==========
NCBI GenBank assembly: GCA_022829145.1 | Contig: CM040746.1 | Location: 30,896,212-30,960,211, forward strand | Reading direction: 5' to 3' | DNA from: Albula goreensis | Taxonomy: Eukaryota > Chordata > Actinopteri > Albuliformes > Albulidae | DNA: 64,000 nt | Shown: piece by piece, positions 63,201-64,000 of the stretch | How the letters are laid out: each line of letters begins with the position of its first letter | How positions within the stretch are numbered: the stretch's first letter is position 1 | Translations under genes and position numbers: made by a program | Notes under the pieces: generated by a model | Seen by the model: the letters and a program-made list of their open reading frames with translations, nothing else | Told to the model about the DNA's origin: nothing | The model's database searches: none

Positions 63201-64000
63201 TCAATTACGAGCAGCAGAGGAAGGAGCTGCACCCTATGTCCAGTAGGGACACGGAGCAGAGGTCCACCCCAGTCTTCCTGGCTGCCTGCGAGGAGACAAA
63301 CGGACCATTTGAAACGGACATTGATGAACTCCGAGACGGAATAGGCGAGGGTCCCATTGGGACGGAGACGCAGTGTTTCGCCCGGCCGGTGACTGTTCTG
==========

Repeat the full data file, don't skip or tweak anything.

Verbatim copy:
NCBI GenBank assembly: GCA_022829145.1 | Contig: CM040746.1 | Location: 30,896,212-30,960,211, forward strand | Reading direction: 5' to 3' | DNA from: Albula goreensis | Taxonomy: Eukaryota > Chordata > Actinopteri > Albuliformes > Albulidae | DNA: 64,000 nt | Shown: piece by piece, positions 63,201-64,000 of the stretch | How the letters are laid out: each line of letters begins with the position of its first letter | How positions within the stretch are numbered: the stretch's first letter is position 1 | Translations under genes and position numbers: made by a program | Notes under the pieces: generated by a model | Seen by the model: the letters and a program-made list of their open reading frames with translations, nothing else | Told to the model about the DNA's origin: nothing | The model's database searches: none

Positions 63201-64000
63201 TCAATTACGAGCAGCAGAGGAAGGAGCTGCACCCTATGTCCAGTAGGGACACGGAGCAGAGGTCCACCCCAGTCTTCCTGGCTGCCTGCGAGGAGACAAA
63301 CGGACCATTTGAAACGGACATTGATGAACTCCGAGACGGAATAGGCGAGGGTCCCATTGGGACGGAGACGCAGTGTTTCGCCCGGCCGGTGACTGTTCTG